I just spent two short days with my 18 year old grandson, Pete, and his dad. They drove through snow, sleep, rain, wind and then fog from Nebraska to Connecticut to pick up a sofa and some other things we wanted to give them. And they really did drive through all that. The weather from the midwest to the east coast was terrible on Thursday and Friday.
They arrived tired but safely. After dinner my grandson approached me in the kitchen. “What about our tradition”, he asked. For a moment I was confused. Did I miss something in the meal or did he want an ice cream sundae? “No”, he responded, “the morning” he hinted. I instantly knew what he meant. Dunkin Donuts! Since he was old enough to eat a donut, we would get up in the morning and head for the donuts. They didn’t have a Dunkin Donuts in Nebraska until a couple of years ago. And they are still about 45 minutes away from where he lives. So, the next morning, out we went. Just the two of us to get coffee for me and donuts and hot chocolate for him. I love my alone time with my grandkids. We get to chat about stuff…his plans for college next year as well as joining the Marines. I am so very proud of him.
Later, he wanted to look through albums of homes we have lived in and he has visited throughout his life. And then…we headed upstairs to the playhouse my husband built for the kids into a crawlspace off a bonus room. We sat on the floor as he looked at and played with toys he remembered playing with throughout the years. A Fisher Price toy that you drop balls into as you press a button, car carriers, a very loud firetruck, a tank that when you press the buttons either makes a siren sound or shouts commands and then the bag of soldiers and toy planes. He was having so much fun remembering and I knew for sure that many of these toys will never be given away until one of my grandchildren has kids. Just maybe one of the toy planes will even show up as part of Petes’ graduation present.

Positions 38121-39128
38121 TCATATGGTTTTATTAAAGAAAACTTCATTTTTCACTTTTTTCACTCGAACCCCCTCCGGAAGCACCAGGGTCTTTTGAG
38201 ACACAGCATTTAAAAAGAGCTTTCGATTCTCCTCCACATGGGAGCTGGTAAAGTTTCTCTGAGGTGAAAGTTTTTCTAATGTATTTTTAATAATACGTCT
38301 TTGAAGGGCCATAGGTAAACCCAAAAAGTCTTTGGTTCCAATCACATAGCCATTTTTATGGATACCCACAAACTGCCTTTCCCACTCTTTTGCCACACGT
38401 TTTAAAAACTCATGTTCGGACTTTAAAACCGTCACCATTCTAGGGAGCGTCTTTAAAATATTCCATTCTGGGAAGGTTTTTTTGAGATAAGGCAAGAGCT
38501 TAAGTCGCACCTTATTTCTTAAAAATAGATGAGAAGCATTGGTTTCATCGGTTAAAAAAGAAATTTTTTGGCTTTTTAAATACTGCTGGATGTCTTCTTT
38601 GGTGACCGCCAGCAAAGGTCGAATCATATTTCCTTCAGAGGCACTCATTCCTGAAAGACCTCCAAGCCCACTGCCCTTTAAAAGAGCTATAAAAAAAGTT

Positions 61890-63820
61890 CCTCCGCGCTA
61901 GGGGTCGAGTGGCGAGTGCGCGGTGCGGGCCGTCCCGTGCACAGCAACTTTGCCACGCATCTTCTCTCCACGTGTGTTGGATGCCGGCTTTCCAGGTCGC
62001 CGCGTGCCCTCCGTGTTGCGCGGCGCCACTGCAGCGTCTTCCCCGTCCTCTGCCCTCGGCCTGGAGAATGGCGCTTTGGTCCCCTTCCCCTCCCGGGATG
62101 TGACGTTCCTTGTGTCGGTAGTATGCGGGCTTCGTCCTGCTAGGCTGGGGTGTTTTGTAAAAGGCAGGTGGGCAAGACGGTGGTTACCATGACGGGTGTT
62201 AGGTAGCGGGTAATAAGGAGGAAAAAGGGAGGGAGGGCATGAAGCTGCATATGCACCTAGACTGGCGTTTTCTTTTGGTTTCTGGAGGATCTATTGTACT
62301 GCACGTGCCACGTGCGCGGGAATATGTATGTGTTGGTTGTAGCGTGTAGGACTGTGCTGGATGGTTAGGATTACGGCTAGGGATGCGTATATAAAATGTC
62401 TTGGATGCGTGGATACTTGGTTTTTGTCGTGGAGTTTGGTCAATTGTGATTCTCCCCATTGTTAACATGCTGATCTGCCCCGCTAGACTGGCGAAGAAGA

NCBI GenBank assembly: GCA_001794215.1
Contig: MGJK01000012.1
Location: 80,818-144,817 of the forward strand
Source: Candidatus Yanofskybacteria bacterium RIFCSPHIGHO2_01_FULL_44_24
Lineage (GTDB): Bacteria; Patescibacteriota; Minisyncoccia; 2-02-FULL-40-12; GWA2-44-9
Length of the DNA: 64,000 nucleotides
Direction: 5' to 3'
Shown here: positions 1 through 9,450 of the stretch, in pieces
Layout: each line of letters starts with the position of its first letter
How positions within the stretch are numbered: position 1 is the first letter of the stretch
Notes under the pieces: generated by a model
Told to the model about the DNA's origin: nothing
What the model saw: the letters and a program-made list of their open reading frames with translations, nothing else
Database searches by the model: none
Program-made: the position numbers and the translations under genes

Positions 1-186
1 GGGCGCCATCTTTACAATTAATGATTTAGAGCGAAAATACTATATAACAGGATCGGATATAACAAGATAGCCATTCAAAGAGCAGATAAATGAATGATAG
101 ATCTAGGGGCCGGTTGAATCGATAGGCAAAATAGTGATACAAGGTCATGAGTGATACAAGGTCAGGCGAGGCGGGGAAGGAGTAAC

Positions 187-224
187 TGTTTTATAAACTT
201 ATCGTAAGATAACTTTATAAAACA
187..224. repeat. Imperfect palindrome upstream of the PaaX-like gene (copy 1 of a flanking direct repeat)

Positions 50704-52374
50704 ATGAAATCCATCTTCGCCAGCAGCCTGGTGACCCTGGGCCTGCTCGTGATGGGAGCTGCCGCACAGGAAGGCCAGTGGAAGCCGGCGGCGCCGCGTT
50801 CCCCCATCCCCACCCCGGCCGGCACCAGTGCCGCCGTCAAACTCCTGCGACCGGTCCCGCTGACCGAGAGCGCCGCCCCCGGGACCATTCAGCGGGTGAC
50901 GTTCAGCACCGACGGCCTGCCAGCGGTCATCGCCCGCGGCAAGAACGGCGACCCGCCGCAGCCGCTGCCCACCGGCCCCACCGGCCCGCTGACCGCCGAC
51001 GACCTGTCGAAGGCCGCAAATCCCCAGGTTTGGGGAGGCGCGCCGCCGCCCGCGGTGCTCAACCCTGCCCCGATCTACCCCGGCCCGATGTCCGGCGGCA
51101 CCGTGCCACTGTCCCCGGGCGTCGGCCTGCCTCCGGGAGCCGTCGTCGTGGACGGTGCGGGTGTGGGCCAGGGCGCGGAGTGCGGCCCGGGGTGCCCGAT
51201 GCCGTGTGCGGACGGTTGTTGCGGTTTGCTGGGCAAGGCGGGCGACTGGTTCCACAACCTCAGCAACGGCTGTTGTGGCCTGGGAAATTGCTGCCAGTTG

And here’s another memory/tradition. He remembered always having oatmeal with the dinosaur eggs in it. I am not even sure they make it anymore. But I am going to scout it out. Of course there were the bedtime stories and snuggles in the towel after a bath and Grandma camp in the summer. The point is, what we do with our kids and grandkids really matters. They remember and it forms a special bond between us. There is no amount of money that means as much. It is about time spent together, playing, sharing and talking.
Some of my warmest memories as a kid were of hearing stories about children in Russia and making strudel with my grandmother. My grandparents taught me the game gin rummy. They made me feel important and safe.
In this very hectic world it is important to get out kids and grandkids off their electronics and establish traditions. Eating dinner together, sharing conversations and food, playing games and yes going out for donuts are all ways of laying the foundation for solid relationships and telling kids we love them.
I would love to know what traditions you have with your kids and grandkids. You might try asking them what things they find most meaningful in your family and with you personally. Spend a few minutes thinking of traditions you had with your parents, grandparents or other special relative. I suspect it will bring you a few moments of joy!